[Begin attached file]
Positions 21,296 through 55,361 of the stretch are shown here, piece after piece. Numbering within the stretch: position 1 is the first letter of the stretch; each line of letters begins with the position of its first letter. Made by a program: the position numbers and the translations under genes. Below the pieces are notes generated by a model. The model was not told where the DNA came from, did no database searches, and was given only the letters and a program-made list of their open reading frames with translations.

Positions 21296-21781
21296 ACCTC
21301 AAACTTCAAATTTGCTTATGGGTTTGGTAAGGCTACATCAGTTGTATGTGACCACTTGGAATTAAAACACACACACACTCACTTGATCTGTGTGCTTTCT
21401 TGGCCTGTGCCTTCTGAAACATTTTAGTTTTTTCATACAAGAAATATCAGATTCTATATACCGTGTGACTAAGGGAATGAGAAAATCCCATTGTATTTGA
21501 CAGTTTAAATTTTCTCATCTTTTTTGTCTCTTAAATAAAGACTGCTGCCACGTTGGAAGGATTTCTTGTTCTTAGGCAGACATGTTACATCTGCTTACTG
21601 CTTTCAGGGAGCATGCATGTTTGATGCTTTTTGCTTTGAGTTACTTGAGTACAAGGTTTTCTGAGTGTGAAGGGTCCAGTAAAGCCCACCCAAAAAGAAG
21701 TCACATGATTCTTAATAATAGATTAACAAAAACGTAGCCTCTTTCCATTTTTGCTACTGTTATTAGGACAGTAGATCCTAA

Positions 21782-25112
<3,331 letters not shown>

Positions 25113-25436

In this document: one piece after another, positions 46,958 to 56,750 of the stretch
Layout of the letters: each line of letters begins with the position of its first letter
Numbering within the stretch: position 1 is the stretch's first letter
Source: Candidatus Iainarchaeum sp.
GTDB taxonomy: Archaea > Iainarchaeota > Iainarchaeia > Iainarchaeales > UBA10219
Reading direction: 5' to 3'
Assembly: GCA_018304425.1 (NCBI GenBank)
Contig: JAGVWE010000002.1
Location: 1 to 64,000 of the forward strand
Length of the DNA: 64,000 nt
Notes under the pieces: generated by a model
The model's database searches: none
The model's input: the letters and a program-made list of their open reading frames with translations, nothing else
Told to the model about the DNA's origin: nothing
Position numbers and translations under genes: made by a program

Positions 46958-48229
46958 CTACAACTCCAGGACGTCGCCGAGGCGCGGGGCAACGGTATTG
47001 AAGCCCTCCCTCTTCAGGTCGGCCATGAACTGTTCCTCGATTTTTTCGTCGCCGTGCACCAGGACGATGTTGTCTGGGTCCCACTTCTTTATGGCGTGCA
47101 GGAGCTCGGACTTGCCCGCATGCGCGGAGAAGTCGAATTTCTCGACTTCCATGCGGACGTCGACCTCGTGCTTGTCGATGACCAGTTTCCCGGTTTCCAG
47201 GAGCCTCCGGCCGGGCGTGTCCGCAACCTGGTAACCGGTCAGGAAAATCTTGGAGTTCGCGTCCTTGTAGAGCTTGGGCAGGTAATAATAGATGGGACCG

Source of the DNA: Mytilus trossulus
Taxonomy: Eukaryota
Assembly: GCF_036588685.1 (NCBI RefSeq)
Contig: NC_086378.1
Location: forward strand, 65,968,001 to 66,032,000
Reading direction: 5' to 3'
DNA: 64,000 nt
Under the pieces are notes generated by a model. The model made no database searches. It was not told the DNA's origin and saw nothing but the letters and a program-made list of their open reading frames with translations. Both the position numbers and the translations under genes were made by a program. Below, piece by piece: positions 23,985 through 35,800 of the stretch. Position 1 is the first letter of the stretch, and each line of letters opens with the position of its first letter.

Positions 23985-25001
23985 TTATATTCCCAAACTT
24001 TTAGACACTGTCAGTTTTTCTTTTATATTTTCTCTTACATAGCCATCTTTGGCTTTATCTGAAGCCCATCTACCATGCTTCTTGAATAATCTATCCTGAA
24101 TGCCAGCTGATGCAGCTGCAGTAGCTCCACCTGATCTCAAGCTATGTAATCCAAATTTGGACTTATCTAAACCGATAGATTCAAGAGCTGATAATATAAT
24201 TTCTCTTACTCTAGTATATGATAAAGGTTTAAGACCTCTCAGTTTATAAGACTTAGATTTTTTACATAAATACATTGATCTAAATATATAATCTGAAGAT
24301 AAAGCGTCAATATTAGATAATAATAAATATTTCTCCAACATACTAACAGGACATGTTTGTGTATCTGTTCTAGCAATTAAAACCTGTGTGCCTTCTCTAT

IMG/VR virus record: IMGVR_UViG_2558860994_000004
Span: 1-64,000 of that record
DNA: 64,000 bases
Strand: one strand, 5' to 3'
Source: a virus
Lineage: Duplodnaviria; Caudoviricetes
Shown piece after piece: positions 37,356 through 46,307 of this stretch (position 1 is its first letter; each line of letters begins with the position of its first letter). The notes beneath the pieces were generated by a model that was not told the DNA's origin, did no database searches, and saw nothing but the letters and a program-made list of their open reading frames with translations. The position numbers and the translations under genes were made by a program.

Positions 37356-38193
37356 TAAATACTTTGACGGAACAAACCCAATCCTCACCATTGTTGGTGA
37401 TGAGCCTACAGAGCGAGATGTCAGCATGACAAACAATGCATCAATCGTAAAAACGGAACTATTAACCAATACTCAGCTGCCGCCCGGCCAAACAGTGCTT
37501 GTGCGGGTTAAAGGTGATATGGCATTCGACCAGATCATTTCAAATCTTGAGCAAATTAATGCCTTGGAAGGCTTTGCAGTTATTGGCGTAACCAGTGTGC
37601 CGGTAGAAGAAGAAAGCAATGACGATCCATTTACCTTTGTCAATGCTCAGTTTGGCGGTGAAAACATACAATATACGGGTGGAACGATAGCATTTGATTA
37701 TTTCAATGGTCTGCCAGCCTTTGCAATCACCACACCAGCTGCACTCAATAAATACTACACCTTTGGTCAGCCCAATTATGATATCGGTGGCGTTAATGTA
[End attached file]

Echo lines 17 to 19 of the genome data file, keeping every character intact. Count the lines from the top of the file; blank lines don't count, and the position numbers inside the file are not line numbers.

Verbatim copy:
Reading direction: 5' to 3'
Assembly: GCA_018304425.1 (NCBI GenBank)
Contig: JAGVWE010000002.1